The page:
Respect My Hair

‘Hair is material used to express oneself, but also to comment upon, reflect or indeed contest society’ (Dabiri).

Its important for people to know that Black people’s hair is not just hair; it is personal, political, historical, and artistic, it is simply more than just hair. Hair is one of the main ways that Black women are degraded. Society tends to celebrate one standard of beauty “a standard that devalues and excludes African hair textures, compelling Black females to fit into Eurocentric beauty standards that actually work against them” (Robinson). These beauty standards make the texture and length of a woman’s hair an essential part of the Black female identity. As media represents cultural beauty norms in society, and are used by individuals to create their own standards of beauty, it is important for popular brands to be aware of the images that they promote, the type of message they’re passing on and how those images may affect society. Images that only portray Eurocentric features can contribute to the decreased feelings of self-esteem and self-worth amongst Black women and their perception that their dark skin and kinky hair is less desirable. As a Result, as the natural hair movement continues to grow, and afro-textured hair becomes a larger market for beauty brands there must be greater care taken and discussion surrounding the choice of images used in product advertisements. An equal amount of attention should be paid to all the different types of curl types, textures, and the different care they all require, as this can have a long-lasting effect on Black people. A lack of diverse hair textures presented in the media aiming those in the natural hair community enables a hair texture favouritism and can be harmful to the movement.

Historically, Black hairstyles were used as a method to visually convey one’s social status, wealth, age, marital status, and ethnic identity (Jahangir). This is main reason why wearing Black hairstyles is considered “problematic”. This is an issue because Black women are often subjected to judgement when it comes to their hair. White women are often celebrated when they wear Black hairstyles but Black women do not get the same reaction which in turn makes Black people feel less valuable, But as long as White people wear the same hairstyles they are considered cool and trendy. This brings up the argument that Black people also imitate White people’s hairstyles, by straightening their hair, wearing blonde wigs etc, but what people fail to understand that for many Black people especially Black women is a matter of survival, not just preference. When you cannot find work because your hair is deemed unhygienic or unprofessional, you must take such actions to get by. I can confirm how differently Black women depending on the style of our hair. In one example from a lifetime of microaggressions, in secondary school a boy once said a different Black girl was prettier than me because she had “normal hair” (she had a weave) and I had gone to school with my natural hair for the first time ever, and after that I got my hair retouched and refused to ever go in school wearing my natural hair. So, when Black women are offended over the Kardashians wearing Black hairstyles, no one has the right to say it is not that big a deal or get over it. Until we correct that imbalance, non-Black people should stay away from Black hairstyles, its not a trend for some for some of us its our livelihood.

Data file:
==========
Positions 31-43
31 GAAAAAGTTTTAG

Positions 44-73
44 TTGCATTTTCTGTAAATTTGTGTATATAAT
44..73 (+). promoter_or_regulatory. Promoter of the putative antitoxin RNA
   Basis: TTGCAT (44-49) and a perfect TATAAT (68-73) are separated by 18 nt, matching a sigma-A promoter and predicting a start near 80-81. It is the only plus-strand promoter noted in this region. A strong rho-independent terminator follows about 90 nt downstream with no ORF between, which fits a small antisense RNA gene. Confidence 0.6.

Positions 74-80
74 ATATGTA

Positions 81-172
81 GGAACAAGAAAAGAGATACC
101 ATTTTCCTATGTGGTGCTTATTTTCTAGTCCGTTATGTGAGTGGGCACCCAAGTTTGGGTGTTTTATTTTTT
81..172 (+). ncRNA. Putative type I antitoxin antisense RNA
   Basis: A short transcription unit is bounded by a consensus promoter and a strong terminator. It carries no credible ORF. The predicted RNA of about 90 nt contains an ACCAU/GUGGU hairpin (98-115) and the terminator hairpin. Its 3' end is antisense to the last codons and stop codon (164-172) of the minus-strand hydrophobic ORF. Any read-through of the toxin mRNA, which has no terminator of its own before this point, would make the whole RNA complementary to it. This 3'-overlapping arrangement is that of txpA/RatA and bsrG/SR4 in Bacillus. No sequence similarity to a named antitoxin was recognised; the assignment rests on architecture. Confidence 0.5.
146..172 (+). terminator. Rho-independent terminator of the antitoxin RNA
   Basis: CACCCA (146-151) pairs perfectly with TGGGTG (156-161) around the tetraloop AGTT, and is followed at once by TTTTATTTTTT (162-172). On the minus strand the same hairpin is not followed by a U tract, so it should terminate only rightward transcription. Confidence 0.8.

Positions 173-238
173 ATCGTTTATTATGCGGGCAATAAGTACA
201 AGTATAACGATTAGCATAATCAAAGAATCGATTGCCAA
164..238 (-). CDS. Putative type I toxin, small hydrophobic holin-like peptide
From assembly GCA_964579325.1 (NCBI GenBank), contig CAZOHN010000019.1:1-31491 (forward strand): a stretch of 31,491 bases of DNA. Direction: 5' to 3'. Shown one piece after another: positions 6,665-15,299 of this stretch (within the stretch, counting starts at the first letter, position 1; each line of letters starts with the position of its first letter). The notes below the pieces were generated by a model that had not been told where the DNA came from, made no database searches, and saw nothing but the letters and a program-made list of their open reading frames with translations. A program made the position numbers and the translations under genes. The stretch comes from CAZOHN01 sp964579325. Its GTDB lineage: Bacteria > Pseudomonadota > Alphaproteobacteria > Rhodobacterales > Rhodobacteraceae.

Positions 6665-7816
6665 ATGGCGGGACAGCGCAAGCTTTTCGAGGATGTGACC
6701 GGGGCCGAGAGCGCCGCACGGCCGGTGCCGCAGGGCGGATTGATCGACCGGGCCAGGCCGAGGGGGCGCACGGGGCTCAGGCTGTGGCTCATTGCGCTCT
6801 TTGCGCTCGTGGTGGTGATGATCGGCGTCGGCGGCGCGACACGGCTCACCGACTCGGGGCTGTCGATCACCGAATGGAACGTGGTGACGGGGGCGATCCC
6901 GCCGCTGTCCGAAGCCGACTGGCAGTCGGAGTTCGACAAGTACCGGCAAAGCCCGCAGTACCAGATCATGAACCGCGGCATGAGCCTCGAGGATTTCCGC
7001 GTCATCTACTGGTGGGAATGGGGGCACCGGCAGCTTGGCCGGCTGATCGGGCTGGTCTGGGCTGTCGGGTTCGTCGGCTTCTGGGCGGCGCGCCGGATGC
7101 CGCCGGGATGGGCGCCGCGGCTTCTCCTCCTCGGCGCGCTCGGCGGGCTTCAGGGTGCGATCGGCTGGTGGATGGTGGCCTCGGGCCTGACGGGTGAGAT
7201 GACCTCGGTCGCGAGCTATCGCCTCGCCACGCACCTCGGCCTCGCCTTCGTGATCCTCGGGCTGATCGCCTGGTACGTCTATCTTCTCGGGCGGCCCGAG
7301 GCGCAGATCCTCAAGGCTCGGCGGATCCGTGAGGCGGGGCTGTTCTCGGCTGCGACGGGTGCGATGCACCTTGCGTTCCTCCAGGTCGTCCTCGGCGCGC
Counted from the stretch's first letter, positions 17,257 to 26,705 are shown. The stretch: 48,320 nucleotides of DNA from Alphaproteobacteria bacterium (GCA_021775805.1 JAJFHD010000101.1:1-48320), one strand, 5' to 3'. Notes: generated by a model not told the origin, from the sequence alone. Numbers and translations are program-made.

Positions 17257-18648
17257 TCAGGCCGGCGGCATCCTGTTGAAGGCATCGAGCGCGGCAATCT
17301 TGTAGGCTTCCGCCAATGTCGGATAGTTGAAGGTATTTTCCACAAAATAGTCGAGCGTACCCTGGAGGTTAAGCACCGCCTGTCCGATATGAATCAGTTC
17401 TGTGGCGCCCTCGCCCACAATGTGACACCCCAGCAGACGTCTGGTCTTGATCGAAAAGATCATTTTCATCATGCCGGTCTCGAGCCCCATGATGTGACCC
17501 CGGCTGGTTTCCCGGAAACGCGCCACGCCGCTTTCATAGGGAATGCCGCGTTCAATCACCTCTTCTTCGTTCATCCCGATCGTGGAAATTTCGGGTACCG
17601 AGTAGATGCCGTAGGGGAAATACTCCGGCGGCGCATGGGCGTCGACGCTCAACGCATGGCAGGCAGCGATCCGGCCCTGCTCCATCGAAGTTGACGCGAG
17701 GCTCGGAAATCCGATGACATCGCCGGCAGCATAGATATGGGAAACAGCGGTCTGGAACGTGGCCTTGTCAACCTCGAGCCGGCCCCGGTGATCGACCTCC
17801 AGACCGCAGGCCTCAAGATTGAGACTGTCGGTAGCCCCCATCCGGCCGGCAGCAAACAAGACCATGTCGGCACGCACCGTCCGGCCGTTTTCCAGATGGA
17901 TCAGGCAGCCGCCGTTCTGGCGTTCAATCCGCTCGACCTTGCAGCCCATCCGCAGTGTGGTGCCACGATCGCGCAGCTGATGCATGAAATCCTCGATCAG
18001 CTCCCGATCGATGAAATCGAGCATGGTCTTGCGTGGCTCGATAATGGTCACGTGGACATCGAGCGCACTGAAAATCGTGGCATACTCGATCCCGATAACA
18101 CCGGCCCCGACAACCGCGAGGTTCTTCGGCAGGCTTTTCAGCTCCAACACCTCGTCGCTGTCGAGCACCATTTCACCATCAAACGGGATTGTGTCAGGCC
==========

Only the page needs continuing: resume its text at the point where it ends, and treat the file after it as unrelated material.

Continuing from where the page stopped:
Lastly Stop asking people if you can touch their hair, it is an invasion of personal space and its uncomfortable. Asking to touch a Black woman’s hair is inappropriate and should be prohibited. Touching people’s hair and assuming it is okay to do without permission is offensive, people will often not say anything in the moment but believe me no one likes their hair being touched randomly and at times by strangers. Not only is offensive there are sanitary concerns, people often fail to correctly wash their hands. Having clean hands is one of the most effective ways that prevent the spread of germs. The unfortunate truth is that most people are not washing their hands correctly, if they are washing them at all, which leads to the spread of germs and illnesses. This is one of the reasons why is inappropriate to go around touching people’s hair. Another reason why you should not ask to touch someone’s hair that it propagates inequalities. Asking to touch a Black person’s hair when you have never asked to touch your White counterpart’s hair further maintains discriminatory treatment and makes the belief that Black hair is an anomaly. By asking to touch a Black persons hair, you are consuming into the narrative that White hair is the default, you are furthering the divide that Black people may feel and creating a hostile environment for them. Having said that there is no problem in asking about a Black person’s hair as long as you are willing to listen and learn if you simply ask them to tell you about their hair or hairstyles most people will happily answer any questions you may have. Although, you need to keep in mind no one is obligated to educate you on this matter, if you’re really intrigued then I’m sure you can also find the answers on Google and from reading books.

If you are interested in finding out more about this issue, I really recommend reading ‘Don’t Touch My Hair’ by Emma Dabiri.


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